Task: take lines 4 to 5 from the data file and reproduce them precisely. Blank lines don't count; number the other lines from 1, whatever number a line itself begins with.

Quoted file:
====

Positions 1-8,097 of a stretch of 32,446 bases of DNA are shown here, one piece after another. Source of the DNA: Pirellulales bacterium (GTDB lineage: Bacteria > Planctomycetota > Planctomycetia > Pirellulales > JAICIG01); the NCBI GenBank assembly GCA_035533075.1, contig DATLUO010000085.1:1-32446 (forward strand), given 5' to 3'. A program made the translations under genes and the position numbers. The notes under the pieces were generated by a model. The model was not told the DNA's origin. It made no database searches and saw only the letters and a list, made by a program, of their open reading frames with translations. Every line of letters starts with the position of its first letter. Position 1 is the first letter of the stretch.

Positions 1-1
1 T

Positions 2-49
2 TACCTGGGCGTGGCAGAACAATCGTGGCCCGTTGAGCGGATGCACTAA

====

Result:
Positions 2-49
2 TACCTGGGCGTGGCAGAACAATCGTGGCCCGTTGAGCGGATGCACTAA